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The Greatest Armored Vehicle to Exist

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In April 1937, Armour Command of the Red Army sent the military operational requirements to Factory #184, these were the requirements for the development of “an armoured machine of a new type” with a maximum mass of 50 tons, protected by at least 60mm of armour and the option to install different weapon types. Depending on the task of the battle machine, a 107mm cannon, a 122mm howitzer or 152mm howitzer could be mounted. Additional weapons were a 45mm cannon, a high-calibre AA machine gun and a 20mm tank cannon.

In spite of the complexity of the task the construction bureau of the factory managed to cope with the new design and the new battle machine (object 104 in the factory numeration) reached the factory testing stage which lasted for a year. During this period a considerable number of flaws were detected, these issues were eliminated as the tests proceeded.





In September 1939 after most of the defects had been eliminated, the development prototype obj. 104, (newly designated ST-1) was delivered to Moscow to be shown to members of the Soviet government and Red Army command. The demonstration of the new battle machine highly impressed the Soviet political and military leadership, and therefore it was decided to build a series of machines for operational trials. The new vehicles went through a baptism of fire during the Soviet-Finnish war. ST-1, along with new trial tanks the SMK and the T-100 had been sent to the front. Later, the ST-1 was changed to KV in the documents for disinformation purposes.

Not only did it have an extremely high cross-country ability, the ST-1 also was almost immune to anti-tank hedgehogs and mines. Even more so, thanks to it unique looks, it would spread fear and panic in enemy infantry ranks. 152mm howitzer allowed to destroy concrete pill-boxes with a minimal ammo expenditure. Finnish 37mm cannons could not penetrate the battle compartment’s armour and Molotov cocktails were also useless due the high profile of the machine. The large “dead zone” of the main armament and limited range of vision were the main weaknesses. A successful combat deployment convinced even the most pessimistic military officials of the necessity to put ST-1 into mass production.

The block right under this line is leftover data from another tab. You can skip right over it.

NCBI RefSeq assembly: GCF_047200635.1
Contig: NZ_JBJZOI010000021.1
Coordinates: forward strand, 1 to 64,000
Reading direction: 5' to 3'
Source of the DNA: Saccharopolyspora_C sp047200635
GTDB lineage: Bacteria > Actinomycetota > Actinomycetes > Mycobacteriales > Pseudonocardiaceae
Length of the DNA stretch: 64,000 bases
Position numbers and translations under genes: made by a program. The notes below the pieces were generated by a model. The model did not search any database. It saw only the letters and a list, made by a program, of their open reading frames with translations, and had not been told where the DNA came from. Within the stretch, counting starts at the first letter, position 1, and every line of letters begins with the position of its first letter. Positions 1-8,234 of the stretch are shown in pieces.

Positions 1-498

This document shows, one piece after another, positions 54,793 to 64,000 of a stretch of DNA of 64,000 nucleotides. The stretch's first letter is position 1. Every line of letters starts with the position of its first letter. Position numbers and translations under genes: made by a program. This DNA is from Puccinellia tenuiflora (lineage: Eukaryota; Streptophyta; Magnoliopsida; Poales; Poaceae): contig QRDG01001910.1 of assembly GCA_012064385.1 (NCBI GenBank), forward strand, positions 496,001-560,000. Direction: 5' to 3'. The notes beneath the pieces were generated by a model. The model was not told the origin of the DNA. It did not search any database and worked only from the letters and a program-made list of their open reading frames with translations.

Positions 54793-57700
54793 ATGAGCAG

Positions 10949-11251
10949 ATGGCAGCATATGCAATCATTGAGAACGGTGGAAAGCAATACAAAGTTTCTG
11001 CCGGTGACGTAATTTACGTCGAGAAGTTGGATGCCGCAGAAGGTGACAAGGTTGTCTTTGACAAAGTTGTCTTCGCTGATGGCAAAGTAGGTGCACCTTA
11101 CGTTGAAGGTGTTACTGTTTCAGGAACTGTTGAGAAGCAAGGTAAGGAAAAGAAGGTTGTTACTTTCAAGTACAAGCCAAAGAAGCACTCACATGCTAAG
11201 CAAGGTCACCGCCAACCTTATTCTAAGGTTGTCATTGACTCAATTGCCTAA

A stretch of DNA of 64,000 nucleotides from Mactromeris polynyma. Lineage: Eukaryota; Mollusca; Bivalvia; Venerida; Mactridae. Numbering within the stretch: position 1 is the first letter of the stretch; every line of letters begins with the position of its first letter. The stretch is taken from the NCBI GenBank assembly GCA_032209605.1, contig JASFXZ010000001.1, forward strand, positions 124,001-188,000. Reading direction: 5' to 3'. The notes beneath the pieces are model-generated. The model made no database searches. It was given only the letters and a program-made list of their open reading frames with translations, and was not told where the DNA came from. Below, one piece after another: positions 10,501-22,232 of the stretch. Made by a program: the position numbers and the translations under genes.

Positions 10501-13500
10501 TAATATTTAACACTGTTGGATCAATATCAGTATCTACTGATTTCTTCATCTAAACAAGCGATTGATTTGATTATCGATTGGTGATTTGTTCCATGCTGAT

ST-I Participating in a Parade.



According to different sources by June of 1941 from 20 to 30 ST-1’s were built. All of the aforementioned vehicles were deployed in the western military districts but by the beginning of the war, the machines were not fully mastered by the crews - also there was a lack of spare parts for repairs that resulted from a large amount of electrical failures In the course of the near-border battle in summer of 1941, all completed ST-1’s were lost. But some of them were mentioned in German battle reports.

Due to the difficult situation at the front and the military factories’ relocation to the East, a decision had been made not to continue the production of walking tanks and concentrate on less spectacular but more efficient, easy to master and repair vehicles with traditional running gear.


The ST-I in battle.

attack_soviet soldiers_1941.jpg         


Mainline version of the combat walker originally designated 'Object 104', later changed to ST-1.

Main Armament:

152mm M-10Sh Howitzer x 1 (Ammo: 20)

Secondary Armament:

45mm 20-K cannon x 1 (Ammo: 113)

20mm TNShSH cannon x 1 (Ammo: 600)

Machine guns:

7.62 DT machine gun x 1 (Ammo: 1260)

7.62 DT machine gun x 1 (Ammo: 1260)

12.7 DShK machine gun x 1 (Ammo: 1200)


This has surely been the world's greatest armored vehicle, too bad none survived the war though. Could of had something like the Panzerkampfwagen VIII Maus ("Mouse") in a museum!




Ex TTT 24/7 Minecraft Admin.

Is Pretty Classy Too.



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A weapon to surpass Metal Gear



"...You do a thing and it becomes the paint others will use on their canvas

of the internet for their memes" - Michael Stevens, Vsauce


2014 - 2020

Thanks for the good times, kings.

Former Global Admin

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